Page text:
In 1969 Defferre was the Socialist candidate once again for the French presidency. This time he had the support of ex-Premier Pierre Mendès-France, who would have been Premier again had Defferre been elected. But he was soundly defeated, suffering from the polarisation of French politics following the events of May 1968, scoring only 5% of the vote, the lowest ever score for a French Socialist candidate. The failure of Defferre prompted the birth of the new Socialist Party (PS) and buried the idea of an alliance with the centre-right.[5]

Having been the main opponent of Guy Mollet in the party, and leader of the Socialist group in the National Assembly, Defferre helped Mitterrand take the leadership during the Epinay Congress (1971), in spite of his reservations concerning Mitterrand's strategy of an alliance with the Communists. Later, when Mitterrand became President, Defferre served as Mitterrand's Interior Minister from 1981 to 1984. He was the architect of the 1982 decentralization reforms. Town and Country Planning Minister until 1986, he died in office as Mayor of Marseille. His widow, Edmonde Charles-Roux, was president of the literary circle the Académie Goncourt.[6]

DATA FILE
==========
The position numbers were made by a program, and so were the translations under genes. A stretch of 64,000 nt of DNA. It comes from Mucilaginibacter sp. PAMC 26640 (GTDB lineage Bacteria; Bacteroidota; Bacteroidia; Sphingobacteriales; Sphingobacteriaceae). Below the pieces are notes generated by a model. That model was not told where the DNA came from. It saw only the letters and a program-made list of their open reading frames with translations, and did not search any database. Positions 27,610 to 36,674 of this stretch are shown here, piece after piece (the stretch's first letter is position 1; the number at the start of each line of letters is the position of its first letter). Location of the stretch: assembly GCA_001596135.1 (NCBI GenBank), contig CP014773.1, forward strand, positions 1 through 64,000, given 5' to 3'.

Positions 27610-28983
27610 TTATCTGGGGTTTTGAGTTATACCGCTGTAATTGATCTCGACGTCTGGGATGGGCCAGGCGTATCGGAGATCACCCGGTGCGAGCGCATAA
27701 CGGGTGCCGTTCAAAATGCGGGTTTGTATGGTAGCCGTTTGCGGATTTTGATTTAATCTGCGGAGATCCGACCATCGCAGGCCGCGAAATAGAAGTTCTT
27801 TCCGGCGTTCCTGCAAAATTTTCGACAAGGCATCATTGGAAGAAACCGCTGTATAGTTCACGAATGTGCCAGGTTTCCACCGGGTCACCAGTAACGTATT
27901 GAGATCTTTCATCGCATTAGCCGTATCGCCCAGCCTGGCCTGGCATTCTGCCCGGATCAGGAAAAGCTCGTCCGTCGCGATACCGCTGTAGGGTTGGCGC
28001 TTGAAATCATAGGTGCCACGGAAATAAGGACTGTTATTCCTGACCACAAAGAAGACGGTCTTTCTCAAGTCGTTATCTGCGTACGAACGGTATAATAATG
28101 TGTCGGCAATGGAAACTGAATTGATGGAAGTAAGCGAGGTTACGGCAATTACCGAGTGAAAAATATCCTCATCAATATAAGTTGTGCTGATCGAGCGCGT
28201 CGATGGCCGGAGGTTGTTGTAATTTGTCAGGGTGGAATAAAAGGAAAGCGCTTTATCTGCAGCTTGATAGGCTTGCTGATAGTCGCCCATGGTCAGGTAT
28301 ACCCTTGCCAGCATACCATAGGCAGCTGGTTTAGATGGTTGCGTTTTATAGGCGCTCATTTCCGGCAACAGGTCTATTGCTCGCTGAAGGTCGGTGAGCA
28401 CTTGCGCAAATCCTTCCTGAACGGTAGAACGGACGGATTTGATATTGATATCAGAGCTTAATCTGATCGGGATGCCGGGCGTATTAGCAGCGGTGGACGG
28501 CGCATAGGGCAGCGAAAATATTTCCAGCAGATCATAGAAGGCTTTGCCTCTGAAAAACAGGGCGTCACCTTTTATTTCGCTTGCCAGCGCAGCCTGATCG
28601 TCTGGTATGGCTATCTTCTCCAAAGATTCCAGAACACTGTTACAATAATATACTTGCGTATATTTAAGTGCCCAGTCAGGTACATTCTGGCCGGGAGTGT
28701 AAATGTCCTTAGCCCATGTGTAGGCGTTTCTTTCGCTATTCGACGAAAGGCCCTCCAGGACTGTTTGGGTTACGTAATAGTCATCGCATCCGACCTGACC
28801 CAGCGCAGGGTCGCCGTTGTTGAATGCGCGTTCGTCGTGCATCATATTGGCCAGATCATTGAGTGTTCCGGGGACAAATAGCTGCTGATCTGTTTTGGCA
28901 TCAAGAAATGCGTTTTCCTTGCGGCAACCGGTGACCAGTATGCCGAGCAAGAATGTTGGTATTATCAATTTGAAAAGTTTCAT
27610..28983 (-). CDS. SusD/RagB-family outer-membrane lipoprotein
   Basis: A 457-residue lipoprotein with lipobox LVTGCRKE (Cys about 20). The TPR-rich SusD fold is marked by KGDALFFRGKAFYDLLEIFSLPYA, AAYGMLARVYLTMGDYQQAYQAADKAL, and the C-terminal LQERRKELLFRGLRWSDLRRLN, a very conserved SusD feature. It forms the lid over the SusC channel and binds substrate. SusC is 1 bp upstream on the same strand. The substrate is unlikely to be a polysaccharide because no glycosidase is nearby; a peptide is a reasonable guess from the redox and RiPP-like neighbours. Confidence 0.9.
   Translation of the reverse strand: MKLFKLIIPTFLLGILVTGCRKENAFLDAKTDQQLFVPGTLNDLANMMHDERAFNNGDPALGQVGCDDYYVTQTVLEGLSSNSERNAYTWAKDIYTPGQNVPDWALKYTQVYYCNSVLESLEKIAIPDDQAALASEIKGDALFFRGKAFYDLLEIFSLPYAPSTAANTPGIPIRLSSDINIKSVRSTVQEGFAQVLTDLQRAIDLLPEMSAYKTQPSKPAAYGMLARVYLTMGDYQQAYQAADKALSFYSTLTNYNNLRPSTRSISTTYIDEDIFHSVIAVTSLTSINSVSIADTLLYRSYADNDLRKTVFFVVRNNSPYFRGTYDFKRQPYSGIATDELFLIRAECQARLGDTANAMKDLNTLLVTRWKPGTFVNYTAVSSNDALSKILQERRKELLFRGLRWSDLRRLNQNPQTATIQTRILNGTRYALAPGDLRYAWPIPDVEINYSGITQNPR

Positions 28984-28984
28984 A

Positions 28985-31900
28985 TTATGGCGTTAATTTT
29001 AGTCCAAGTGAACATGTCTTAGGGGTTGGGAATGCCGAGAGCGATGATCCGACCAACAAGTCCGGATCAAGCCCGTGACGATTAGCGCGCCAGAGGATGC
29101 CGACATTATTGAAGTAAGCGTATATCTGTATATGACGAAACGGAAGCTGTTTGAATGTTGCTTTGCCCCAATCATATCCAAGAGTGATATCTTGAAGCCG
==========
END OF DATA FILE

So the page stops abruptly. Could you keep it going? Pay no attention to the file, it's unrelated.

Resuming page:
Political mandatesEdit

Governmental functions

  • Secretary of State for Information : January–June 1946.
  • Undersecretary of State for Overseas France : 1946–1947.
  • Minister of Merchant Marine : 1950–1951 / March–August 1951.
  • Minister of Overseas France : 1956–1957.
  • Minister of State, Minister of Interior and Decentralization : 1981–1983.
  • Minister of Interior and Decentralization : 1983–1984.
  • Minister of State, Minister of Planning and Land Development : 1984–1986.

Electoral mandates

National Assembly of France